• The oldest examples in the cemetery date back to late 10C. The Khachars are spread over an area of 17 acres and there are more than 800. Of course we don't count them but that's what the signage says! They come in all sorts of shapes and sizes, some lie flat and some are upright and the stone carvings vary enormously. Some are religious in theme whilst others depict secular images such as hunting, farm & work life & community celebrations.
  • After a quick picnic lunch beside a river, we navigate into Yeghegnadzor, where we are overnighting. Sadly not at a Tufenkian heritage hotel. Although surrounded by beautiful rural scenery, the town itself is not very appealing. Nor is there much to do here. We stay at Hotel Arpa which is centrally located and where the staff are friendly & helpful, even though our only means of communication is sign language. As usual SG checks the room for quietness and functioning aircon.
  • The plan is to drive 20 km or so and enjoy the spectacular Noravank monastery complex in the light of the setting sun. LP also rates a restaurant on site. Sounds perfect.
  • Except the sun is not cooperating for the moment.
  • And the restaurant is empty, has no chef and no menu to show us.
  • But Noravank is spectacular and if you are lucky with the weather you will get a photo of another iconic Armenian Monastery. Like in Georgia, the earliest churches and monasteries in Armenia were built in the most incredibly glorious settings. Even if you do not appreciate the fine ecclesiastical architecture or the spiritual heritage of Armenian Christianity, it is still worth visiting some of Armenia's most famous old churches. Even by today's standards Noravank is isolated - it is now connected by a 8 km road that leads off the main highway but in the era that it was built it would have been in the middle of nowhere.
  • The complex consists of 13C Surp Karapet Church which is built adjoining an even older little chapel which you can just about see in the photo. The main church with cantilever steps is called Surp Astvatsatsin and was constructed in early part of 14C. The famous Armenian architect & sculptor, known as Momik, is credited with the magnificent stone carvings above the entrances and with some of the Khachkars that are found in the grounds.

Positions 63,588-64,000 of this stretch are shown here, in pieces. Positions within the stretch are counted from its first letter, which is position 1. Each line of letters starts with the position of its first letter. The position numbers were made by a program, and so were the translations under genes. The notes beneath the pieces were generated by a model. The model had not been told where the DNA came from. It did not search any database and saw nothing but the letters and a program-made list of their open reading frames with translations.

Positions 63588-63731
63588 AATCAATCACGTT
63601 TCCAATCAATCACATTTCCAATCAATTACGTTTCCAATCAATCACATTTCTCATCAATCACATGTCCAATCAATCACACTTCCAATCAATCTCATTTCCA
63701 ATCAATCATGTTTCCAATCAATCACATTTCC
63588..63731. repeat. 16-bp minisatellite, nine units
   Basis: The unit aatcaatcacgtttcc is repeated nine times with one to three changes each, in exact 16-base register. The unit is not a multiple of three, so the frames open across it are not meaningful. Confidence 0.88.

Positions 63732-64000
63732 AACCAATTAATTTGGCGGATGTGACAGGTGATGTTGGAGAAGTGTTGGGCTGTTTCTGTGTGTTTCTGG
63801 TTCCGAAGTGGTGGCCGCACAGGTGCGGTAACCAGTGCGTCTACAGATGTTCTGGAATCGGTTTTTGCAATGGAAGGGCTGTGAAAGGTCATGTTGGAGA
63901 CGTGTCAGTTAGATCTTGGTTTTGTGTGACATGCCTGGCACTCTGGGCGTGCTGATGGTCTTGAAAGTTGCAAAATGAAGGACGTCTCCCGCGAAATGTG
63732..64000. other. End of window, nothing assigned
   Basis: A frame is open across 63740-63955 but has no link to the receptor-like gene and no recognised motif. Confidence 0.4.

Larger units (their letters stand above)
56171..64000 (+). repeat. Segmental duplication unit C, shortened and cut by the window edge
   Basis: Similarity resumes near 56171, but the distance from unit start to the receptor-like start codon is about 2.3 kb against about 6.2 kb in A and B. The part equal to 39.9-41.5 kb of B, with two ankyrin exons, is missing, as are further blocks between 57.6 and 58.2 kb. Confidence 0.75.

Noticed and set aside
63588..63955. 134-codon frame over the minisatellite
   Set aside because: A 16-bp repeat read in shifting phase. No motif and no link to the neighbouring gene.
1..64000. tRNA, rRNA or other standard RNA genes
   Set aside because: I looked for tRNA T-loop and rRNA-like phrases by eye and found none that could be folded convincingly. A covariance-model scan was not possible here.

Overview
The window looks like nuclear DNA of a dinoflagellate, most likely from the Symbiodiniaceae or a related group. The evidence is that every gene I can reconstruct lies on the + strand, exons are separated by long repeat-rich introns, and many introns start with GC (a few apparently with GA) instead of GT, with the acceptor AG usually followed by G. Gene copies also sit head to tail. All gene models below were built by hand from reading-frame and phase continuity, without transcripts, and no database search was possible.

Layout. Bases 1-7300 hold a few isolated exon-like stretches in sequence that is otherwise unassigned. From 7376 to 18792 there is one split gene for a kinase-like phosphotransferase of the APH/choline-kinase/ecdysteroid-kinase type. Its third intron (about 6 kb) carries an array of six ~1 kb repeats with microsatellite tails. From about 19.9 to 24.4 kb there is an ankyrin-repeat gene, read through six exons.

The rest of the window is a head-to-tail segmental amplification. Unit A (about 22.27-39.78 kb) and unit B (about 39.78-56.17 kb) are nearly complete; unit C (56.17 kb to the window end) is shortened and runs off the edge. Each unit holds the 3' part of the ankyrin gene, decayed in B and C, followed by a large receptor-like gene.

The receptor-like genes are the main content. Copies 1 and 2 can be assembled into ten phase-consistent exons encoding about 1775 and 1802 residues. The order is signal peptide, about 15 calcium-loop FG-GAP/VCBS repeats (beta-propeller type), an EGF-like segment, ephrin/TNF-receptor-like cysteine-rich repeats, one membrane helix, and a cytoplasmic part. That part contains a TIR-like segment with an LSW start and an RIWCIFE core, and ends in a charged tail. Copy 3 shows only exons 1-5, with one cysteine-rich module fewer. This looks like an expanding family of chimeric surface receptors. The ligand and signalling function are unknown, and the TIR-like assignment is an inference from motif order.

• The sun does emerge fleetingly to highlight the beautiful colours of the stonework of the monastery and the surrounding cliffs. Armenian craftsmen built churches in a way that used the varied hues of local stone to great aesthetic effect. It is a technique that is replicated even today in modern civic buildings, in Yerevan for example.
  • We abandon plans to eat in the restaurant. Instead we eat on site but use up some more of the camping provisions we brought from England.
  • The portion sizes are inadequate to fill us up until morning. We need something else. We return to Yeghegnadzor prepared to eat local. We wander around town, follow the crowds and the noise but find nothing. Many of the residents seem to be congregating in the park - they are watching a junior boxing competition - between teenage girls. In between bouts, there is a 'pop' dance display to keep the audience entertained.
  • Back at our hotel, a Swiss coach party has just arrived and we end up eating what is on their menu: chicken broth, tomato & cucumber salad and stuffed dolma. At least we don't go to bed hungry and the chef is a charming Armenian lady who is proud to be serving us her home cooked food.

View From Dilijan Hotel - Very Pleasant

View From Dilijan Hotel - Very Pleasant

Tufenkian Heritage Hotel, Dilijan - 19C Stone Buildings Converted into Rooms

Tufenkian Heritage Hotel, Dilijan - 19C Stone Buildings Converted into Rooms